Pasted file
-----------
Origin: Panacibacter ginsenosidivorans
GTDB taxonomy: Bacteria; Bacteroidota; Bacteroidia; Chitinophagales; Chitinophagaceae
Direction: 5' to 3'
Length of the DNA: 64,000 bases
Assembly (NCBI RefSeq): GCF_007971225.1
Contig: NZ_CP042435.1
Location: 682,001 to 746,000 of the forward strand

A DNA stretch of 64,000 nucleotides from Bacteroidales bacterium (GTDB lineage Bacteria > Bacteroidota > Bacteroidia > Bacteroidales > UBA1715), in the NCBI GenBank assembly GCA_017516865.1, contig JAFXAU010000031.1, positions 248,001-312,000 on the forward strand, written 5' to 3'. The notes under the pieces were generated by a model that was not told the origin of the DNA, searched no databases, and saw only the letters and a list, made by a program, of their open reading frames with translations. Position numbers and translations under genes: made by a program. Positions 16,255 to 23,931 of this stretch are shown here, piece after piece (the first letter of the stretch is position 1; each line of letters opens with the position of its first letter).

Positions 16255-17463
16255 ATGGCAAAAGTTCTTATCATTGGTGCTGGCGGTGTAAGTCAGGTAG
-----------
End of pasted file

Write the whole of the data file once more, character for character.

Origin: Panacibacter ginsenosidivorans
GTDB taxonomy: Bacteria; Bacteroidota; Bacteroidia; Chitinophagales; Chitinophagaceae
Direction: 5' to 3'
Length of the DNA: 64,000 bases
Assembly (NCBI RefSeq): GCF_007971225.1
Contig: NZ_CP042435.1
Location: 682,001 to 746,000 of the forward strand

A DNA stretch of 64,000 nucleotides from Bacteroidales bacterium (GTDB lineage Bacteria > Bacteroidota > Bacteroidia > Bacteroidales > UBA1715), in the NCBI GenBank assembly GCA_017516865.1, contig JAFXAU010000031.1, positions 248,001-312,000 on the forward strand, written 5' to 3'. The notes under the pieces were generated by a model that was not told the origin of the DNA, searched no databases, and saw only the letters and a list, made by a program, of their open reading frames with translations. Position numbers and translations under genes: made by a program. Positions 16,255 to 23,931 of this stretch are shown here, piece after piece (the first letter of the stretch is position 1; each line of letters opens with the position of its first letter).

Positions 16255-17463
16255 ATGGCAAAAGTTCTTATCATTGGTGCTGGCGGTGTAAGTCAGGTAG